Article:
Posted on December 20th, 2009 in Bankruptcy Basics, Bankruptcy Planning, BAPCPA, Exemptions, Procedure, Uncategorized | No Comments »
Periodically, I see debtors who have moved recently to Rochester, New York, or nearby, from another state who wish to file either Chapter 7 Bankruptcy or Chapter 13 bankruptcy. The critical issue in those situations is to determine what state’s bankruptcy exemption laws, if any, will apply.
Under BAPCPA, which passed in 2005, the initial question is how long the debtor has resided in the present state of residence. If the debtor has lived in the same state for the two years prior to filing, then New York’s exemptions will apply. However, if the debtor has moved to New York from another state during the prior two years, then the following rules will apply.
If the debtor resided in the same state for at least 730 calendar days continuously (two years) prior to the filing of the bankruptcy petition, then the debtor can use that state’s exemptions. If the debtor did not live in the current state continuously for at least 730 days, then the debtor must pick the state in which he lived most of the time during the 180 days prior to the 730 days. In other words, the state that must be selected is where the debtor lived most of the time between 2 and 2 ½ years before filing.
If no state qualifies using the above rules (i.e., the debtor has lived in abroad) or if the 180-day state requires current residency or being a domiciliary to use its exemptions, then the debtor must use the federal exemptions. The default rule will only apply if the debtor did not live in any state during the 180 day period that began 730 days before filing, or if the state requires current residency or domiciliary. Under some circumstances, it is advantageous to the debtor to use the federal exemptions since they are typically more generous than New York’s exemptions.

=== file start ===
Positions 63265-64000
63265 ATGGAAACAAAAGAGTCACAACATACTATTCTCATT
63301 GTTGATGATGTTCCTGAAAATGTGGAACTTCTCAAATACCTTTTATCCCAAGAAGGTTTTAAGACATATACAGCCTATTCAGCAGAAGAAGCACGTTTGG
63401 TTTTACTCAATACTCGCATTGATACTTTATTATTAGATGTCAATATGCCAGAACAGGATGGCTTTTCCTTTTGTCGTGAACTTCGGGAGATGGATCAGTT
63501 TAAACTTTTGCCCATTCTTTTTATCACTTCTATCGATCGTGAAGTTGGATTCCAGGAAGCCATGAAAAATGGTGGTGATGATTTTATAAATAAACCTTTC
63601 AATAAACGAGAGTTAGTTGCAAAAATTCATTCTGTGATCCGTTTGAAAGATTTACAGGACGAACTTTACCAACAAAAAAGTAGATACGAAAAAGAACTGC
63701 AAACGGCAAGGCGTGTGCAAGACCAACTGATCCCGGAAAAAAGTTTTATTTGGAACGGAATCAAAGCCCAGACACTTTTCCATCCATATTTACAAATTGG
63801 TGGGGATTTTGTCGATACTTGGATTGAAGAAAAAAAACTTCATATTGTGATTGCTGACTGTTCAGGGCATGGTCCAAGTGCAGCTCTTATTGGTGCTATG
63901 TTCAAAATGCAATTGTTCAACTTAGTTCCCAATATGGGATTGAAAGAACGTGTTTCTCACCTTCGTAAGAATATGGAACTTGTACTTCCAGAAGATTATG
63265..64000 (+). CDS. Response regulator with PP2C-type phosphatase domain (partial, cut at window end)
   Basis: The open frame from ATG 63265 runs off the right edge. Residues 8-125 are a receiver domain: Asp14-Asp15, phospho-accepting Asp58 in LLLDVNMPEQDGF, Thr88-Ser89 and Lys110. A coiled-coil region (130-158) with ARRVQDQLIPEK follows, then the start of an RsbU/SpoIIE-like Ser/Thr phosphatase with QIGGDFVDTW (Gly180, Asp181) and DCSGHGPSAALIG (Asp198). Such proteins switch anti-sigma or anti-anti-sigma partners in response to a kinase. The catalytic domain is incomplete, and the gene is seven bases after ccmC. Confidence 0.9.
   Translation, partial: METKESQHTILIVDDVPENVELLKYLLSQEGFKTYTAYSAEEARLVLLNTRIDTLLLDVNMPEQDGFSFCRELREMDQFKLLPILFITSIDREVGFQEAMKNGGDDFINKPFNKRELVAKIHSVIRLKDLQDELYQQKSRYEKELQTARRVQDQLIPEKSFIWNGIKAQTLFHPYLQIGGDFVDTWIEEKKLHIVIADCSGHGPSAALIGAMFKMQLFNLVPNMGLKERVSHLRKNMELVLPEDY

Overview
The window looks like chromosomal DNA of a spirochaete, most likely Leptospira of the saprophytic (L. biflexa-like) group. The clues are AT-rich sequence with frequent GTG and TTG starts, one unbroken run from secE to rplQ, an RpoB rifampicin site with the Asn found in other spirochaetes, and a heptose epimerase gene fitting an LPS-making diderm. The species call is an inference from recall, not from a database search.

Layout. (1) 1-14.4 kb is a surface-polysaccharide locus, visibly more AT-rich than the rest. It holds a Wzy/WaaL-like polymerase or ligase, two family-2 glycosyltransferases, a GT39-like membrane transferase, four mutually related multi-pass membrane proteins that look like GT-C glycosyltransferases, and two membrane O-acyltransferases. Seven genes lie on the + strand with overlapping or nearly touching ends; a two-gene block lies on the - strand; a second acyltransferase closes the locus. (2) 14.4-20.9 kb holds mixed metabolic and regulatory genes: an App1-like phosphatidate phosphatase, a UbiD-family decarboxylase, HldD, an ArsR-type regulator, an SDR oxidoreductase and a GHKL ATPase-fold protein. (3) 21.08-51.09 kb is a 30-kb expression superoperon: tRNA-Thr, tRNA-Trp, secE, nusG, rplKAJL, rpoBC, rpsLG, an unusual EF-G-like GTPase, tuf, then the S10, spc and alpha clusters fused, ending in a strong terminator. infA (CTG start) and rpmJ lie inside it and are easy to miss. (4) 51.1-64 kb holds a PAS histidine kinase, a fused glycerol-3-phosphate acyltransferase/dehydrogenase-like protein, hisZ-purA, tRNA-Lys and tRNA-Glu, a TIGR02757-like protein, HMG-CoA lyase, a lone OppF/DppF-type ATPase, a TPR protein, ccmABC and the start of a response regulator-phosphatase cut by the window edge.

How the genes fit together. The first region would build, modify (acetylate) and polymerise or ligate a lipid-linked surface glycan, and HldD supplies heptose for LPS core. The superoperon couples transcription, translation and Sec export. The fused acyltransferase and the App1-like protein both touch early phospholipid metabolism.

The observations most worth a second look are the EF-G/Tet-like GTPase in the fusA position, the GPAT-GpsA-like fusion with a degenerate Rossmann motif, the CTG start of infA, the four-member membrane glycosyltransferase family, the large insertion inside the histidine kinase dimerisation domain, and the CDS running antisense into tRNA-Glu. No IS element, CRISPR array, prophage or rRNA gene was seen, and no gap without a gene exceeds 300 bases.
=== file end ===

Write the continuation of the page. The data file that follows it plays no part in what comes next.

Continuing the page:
If you contemplating filing Chapter 7 Bankruptcy or Chapter 13 Bankruptcy, or are dealing with debt problems in Western New York, including Rochester, Canandaigua, Brighton, Pittsford, Penfield, Perinton, Fairport, Webster, Victor, Farmington, Greece, Gates, Hilton, Parma, Brockport, Spencerport, LeRoy, Chili, Churchville, Monroe County, Ontario County, Wayne County, Orleans County, Livingston County, and being harassed by bill collectors, and would like to know more about how bankruptcy may be able to help you, contact me today by phone or email to schedule a FREE initial consultation with a Rochester, New York, bankruptcy lawyer.